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In Karaikal, India, a lack of proper infrastructure to manage its municipal solid waste was damaging the environment and threatening its residents' health and quality of life.
To combat this issue, Hand in Hand India (HiH India) a pan-Indian non-profit organisation promoting sustainable development, developed the "Recycle for Life" initiative. Engaging with locals, HiH India helps them to understand the issues better. They also recruit and train sanitation workers as "Green Friends", who then collect waste door to door and teach residents how to segregate it.
These efforts have helped change behaviours and mindsets toward waste management. Where once 100% of all municipal waste went to landfills, 85% of it is now being recycled or composted, bringing positive change to both the environment and the communities.
Karaikal’s littered past
For many years, Karaikal, a seaside town on the south coast of India, had a waste crisis on its hands. A lack of a solid waste management infrastructure saw garbage scattered across the landscape. A situation that afflicts many other cities in India as well. The waste impacts the environment and also threatens the people who live there.
"People collecting rubbish in plastic bags and throwing them wherever they go was common. The rubbish got carried by the winds, and garbage was found everywhere," bemoans local resident K. Mala.The rubbish that is not collected and treated can pose several problems. Plastic waste in the sea can break down into microplastics and affect sea life. Non-biodegradable waste can contaminate a community's drinking water sources.
"Garbage gets accumulated in one place, and when the pile gets big, they burn it. The smoke that emanates from this pile-up is harmful to health," shares Mala.
“Recycle for Life” with the Green Friends
This situation was what drove Hand in Hand India (HiH India), a pan-Indian non-profit organisation that promotes sustainable development, to engage with Karaikal’s locals in changing mindsets, driving behavioural change in their waste management approach.
“Smaller towns like Karaikal lack the adequate infrastructure to process its solid waste. Along with a lack of awareness among residents, it created a huge environmental problem”, reports Amuda Shekharan from HIHI.
“As every household is generating rubbish, the success of any waste management program would depend on the behavioural and mindset change in the community.”
In November 2016, HiH India implemented a waste management program called “Recycle for Life”, which strives for maximum waste recovery through composting, recycling and reuse. This process minimises the amount of waste in landfills; it requires the waste to be segregated at the start, making sure organic waste like food scraps is not dumped together with recyclables like plastic bottles.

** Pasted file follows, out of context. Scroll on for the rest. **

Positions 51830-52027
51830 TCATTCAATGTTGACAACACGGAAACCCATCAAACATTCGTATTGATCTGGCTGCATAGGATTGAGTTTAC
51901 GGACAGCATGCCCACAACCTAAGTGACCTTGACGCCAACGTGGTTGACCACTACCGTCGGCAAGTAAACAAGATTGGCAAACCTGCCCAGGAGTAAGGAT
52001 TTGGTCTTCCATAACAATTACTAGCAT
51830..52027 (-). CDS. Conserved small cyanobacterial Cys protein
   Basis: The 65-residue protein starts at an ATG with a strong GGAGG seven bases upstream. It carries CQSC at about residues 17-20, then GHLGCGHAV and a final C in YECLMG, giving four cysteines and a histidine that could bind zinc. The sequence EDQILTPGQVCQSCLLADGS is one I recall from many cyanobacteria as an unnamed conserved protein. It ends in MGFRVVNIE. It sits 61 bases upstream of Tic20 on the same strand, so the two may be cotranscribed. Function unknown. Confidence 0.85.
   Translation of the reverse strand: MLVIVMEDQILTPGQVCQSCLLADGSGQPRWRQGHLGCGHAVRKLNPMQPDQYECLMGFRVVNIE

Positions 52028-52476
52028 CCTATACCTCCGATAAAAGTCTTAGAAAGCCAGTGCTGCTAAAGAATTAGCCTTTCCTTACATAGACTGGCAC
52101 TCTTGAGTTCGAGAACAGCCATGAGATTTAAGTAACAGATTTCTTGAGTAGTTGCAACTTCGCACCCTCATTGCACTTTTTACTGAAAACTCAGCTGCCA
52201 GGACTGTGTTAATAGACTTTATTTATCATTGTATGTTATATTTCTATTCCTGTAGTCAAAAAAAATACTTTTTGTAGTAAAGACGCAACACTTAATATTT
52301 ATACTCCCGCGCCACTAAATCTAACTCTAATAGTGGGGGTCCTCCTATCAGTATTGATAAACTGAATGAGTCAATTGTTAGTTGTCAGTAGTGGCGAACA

A key pillar of this model is the Green Friends initiative, which recruits and trains sanitation workers involved in the door-to-door collection, transportation and processing of municipal solid waste.
“As the Green Friends go to collect garbage on a daily basis, they get to build rapport with the female members of the household who are tasked with all major domestic duties such as taking out the trash,” Amuda shares.
“This has allowed the Green Friends to effectively communicate the importance of segregating their household waste, and to strengthen the changes in behaviour and mindset that they have been able to promote.”
Reduce Reuse Recycle: Karaikal leads the way
Karaikal’s efforts at community-led waste segregation have seen very encouraging results, as 50% of households have agreed to segregate their waste before handing it over to the local Green Friends teams.
“Karaikal generates about forty-one thousand kilograms of waste on a daily basis”, Amuda shares, “Of the waste collected, only about 10 to 15 per cent of it ends up at the landfill. The rest is either organic waste converted into compost or materials like plastics and metals that we send to recyclers.”
Mala, who serves the community as a member of the Green Friends, has observed this transformation, “Earlier people considered garbage only as garbage. But now they are segregated and made into fertilisers and recycled. It is not seen as only garbage anymore as it is used in many ways. Now that it is collected from house to house, littering has reduced.”
While waste dumping and open burning continue to be the principal disposal methods in most places in India, Karaikal is a remarkable transformation of hope for environmental protection and sustainability for the rest of the country.
“The behavioural and mindset change among the community was a major factor for the success of this project,” says Amuda, “Every individual has to come forward for a better future. Our children should have a better life tomorrow.”
Being a Green Friend has also given Mala a sense of ownership in the future of the community.
“Now the community feels that things are much better – the lakes are clean, garbage gets collected from homes, so as such they have no problems. They like the work we do for their protection and now they talk highly of the work we do.” says Mala.
“We need to keep Karaikal as clean as it is now. That is my desire too.”
About Hand in Hand India (HiH India)
Hand in Hand India (HiH India) is a pan-Indian non-profit organisation set up in 2002 that promotes sustainable development. HiH India works to empower women, educate children, create healthcare access, combat climate change and create jobs. Their award-winning “Recycle for Life” model of solid waste management has been initiated in eleven districts across seven states in India.